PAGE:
In the Australian culture, one of the most insulting things we can say to someone is this: ‘You’re a loser!’ It’s just as bad as saying: ‘You’re a no-hoper!’ We often hear this kind of insulting talk on talk-back radio. Such callers not only show how out of touch their simple solutions are to complex problems, but also how rude and nasty they can be to fellow human-beings.
Once upon a time one Sunday morning, a family was rushing from their car to the church. They had been slightly delayed because torrential rain had caused flooding of the local streets and slow driving on the main road. The mum in the family was to be a Eucharistic minister and the dad was scheduled to proclaim the First Reading. As they hurried to the door from the parking lot, they passed a homeless man selling a bi-weekly paper, the proceeds of which went to help the homeless. When they saw him the parents looked the other way and urged their children to hurry up. When their daughter dared to ask why they didn’t buy the paper, the dad replied: ‘That’s just a rip-off. If those people would just get jobs, we wouldn’t have to put up with them in front of our church. They don’t belong here, so we shouldn’t encourage them.’ The dad who prided himself on being an excellent reader, felt very proud of his effort that day, when people told him how well he read the words about the need for humility, gentleness and kindness. In another parish the organisers stopped serving tea, coffee and biscuits after Mass. Why? Because, they growled, ‘the homeless kept coming here for them’.
Such attitudes are the very opposite to those of our Leader, Jesus Christ. During his life on earth, his welcome, hospitality, kindness, understanding, compassion and support, for people who were poor, powerless, broken, rejected, struggling and suffering, were so obvious that he was called ‘the friend of outcasts’. His attitudes are summed up in his advice in the gospel today to his followers, you and me included: ‘When you have a party, invite the poor, the crippled, the lame, the blind; that they cannot pay you back means you are fortunate, because repayment will be made to you when the virtuous rise again.’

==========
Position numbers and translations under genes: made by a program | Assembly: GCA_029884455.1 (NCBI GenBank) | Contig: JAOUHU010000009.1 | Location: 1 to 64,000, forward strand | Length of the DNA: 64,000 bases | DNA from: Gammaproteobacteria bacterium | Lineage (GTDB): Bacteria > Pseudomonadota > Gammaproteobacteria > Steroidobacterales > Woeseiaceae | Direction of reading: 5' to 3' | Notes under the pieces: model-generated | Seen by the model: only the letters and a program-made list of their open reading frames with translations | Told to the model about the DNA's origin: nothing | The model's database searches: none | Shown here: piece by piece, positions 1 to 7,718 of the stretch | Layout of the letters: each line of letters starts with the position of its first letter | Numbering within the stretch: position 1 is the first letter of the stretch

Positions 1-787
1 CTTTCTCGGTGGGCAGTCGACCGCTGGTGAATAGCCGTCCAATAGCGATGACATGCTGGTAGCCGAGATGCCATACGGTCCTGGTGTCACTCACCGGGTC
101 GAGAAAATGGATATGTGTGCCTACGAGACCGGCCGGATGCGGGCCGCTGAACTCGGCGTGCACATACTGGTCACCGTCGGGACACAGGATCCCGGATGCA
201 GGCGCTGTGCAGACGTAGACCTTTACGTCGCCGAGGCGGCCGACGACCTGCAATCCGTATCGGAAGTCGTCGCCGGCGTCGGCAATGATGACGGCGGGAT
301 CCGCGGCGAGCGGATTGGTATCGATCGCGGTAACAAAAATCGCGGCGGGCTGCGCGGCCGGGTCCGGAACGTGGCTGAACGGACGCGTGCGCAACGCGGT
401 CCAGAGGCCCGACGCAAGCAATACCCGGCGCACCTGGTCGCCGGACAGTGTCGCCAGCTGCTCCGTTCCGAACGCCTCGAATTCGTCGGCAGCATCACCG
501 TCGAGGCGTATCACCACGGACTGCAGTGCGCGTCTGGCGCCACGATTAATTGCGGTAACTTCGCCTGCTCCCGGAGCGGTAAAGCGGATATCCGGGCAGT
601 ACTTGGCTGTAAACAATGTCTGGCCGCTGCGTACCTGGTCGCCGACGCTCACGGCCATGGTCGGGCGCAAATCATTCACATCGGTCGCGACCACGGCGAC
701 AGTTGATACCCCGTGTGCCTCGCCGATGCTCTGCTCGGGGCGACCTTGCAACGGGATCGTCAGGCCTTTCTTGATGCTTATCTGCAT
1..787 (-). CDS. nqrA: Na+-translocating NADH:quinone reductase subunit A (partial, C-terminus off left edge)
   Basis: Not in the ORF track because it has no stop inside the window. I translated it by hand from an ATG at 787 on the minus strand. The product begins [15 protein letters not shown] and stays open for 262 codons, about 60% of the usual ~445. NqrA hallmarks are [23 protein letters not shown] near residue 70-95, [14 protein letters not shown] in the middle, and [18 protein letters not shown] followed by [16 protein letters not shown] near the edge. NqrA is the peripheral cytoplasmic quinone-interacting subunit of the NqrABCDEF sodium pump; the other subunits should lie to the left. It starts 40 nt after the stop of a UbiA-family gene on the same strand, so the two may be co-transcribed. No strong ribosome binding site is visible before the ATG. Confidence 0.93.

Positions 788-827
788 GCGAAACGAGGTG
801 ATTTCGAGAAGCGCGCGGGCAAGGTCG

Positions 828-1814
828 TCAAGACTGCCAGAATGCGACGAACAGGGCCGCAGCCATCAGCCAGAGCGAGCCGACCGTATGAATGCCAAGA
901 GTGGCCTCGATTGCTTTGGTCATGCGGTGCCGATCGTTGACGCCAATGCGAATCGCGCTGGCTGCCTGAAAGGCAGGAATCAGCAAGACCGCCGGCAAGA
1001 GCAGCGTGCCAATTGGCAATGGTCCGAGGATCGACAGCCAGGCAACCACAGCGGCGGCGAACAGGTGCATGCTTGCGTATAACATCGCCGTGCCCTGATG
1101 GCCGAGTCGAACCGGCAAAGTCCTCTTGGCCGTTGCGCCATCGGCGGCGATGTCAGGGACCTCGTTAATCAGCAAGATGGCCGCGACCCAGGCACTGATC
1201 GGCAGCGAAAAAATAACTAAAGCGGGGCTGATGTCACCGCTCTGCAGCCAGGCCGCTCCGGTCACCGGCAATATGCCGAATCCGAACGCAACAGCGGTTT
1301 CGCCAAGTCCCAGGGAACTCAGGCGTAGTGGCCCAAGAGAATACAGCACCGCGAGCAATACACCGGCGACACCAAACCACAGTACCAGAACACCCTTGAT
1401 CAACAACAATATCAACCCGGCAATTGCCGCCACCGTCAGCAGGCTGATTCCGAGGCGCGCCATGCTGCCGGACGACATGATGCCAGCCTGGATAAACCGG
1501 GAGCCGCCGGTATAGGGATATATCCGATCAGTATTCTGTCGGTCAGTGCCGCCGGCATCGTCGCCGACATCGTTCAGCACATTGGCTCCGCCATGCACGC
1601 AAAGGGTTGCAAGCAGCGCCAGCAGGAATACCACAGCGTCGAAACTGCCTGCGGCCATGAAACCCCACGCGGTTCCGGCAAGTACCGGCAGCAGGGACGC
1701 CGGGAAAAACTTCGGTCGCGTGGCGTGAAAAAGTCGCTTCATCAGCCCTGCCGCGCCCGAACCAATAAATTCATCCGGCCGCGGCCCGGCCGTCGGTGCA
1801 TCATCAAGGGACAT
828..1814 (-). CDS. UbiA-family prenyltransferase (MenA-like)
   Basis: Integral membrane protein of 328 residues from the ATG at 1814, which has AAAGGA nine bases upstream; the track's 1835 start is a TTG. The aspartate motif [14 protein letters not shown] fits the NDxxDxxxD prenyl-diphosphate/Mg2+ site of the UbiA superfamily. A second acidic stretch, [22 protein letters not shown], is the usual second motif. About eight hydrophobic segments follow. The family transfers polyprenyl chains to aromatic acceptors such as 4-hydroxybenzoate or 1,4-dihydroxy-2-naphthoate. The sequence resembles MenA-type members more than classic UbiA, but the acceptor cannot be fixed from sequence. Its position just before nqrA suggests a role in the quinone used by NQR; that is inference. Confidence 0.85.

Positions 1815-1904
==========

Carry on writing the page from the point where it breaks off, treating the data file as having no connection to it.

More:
Fortunately there are still people who take the teaching of Jesus seriously. The former Governor-General, Sir William Deane, a committed Catholic Christian, imitated the humanity of Jesus, in his warmth, care and affection for all kinds of people. He even travelled to Switzerland to grieve with the parents of the young people lost in a fast river following an avalanche, and to hand them sprigs of wattle to place in the stream as mementos of their lost ones. His whole attitude was summed up when for his last official function he invited a group of homeless young people to have lunch with him.
What do people remember and treasure most about the late Diana, Princess of Wales? Wasn’t it her decision to use her worldwide fame and glamour to help the homeless, the sick, the maimed and the suffering? And so again and again we saw her cuddling little babies with incurable diseases, taking off her gloves to shake hands with patients dying of AIDS, greeting the mentally ill with a big bright smile, and running an energetic campaign that took her half-way round the world to rid the earth of land-mines.
A school girl tells of how on her return to class after lunch her pencil case was missing. She told the teacher, who then found out the child who stole it and gave her a dressing-down in front of the whole class. She was from a very poor family. Next day the mother of the first girl went out and bought a new pencil case for the child who had none.
In one suburb a rather wealthy woman lives in a big house on a hill. Not many people know about this, but at night she drives around in a van and gives out sandwiches and hot chocolate to people spending the night in doorways, on park benches, and in tram and bus shelters. In one parish, the priest took out three rows of pews near the front, so that wheel-chair restricted persons would not have to park by the doors like unwelcome guests. Another parish welcomes mentally retarded adults from a local home to Sunday Mass. They make a bit of noise. Some parishioners are not happy about this, but the Parish Council says that the warm welcome tells them that God too welcomes and loves them as they are.
In our neighbourhood, is there someone we are aware of, who regularly gets left out? Could we consider inviting them home for our next barbecue, or having them along to our next picnic, or at least going out of our way to talk with them? Is there someone else who used to be with us at Mass on Sunday, but for whatever reason has dropped out? What about inviting that person to join us once again? Has a new family moved into our area lately? What about going out of our way to meet them and help them settle in? Perhaps with a cake or a casserole thrown in!
Welcome, warmth, and hospitality! They were big things with Jesus. And consistently so! What about us, who have promised to follow him and live like him? Let’s remember that our Holy Communion, i.e. our sharing the food God gives us, the food in which Jesus is really present, is not meant to stop at the altar, but to send us out from our community to be Christ to others, bringing them the nourishment of his welcome, the warmth and care of his hospitality, to anyone and everyone who needs them and needs them now.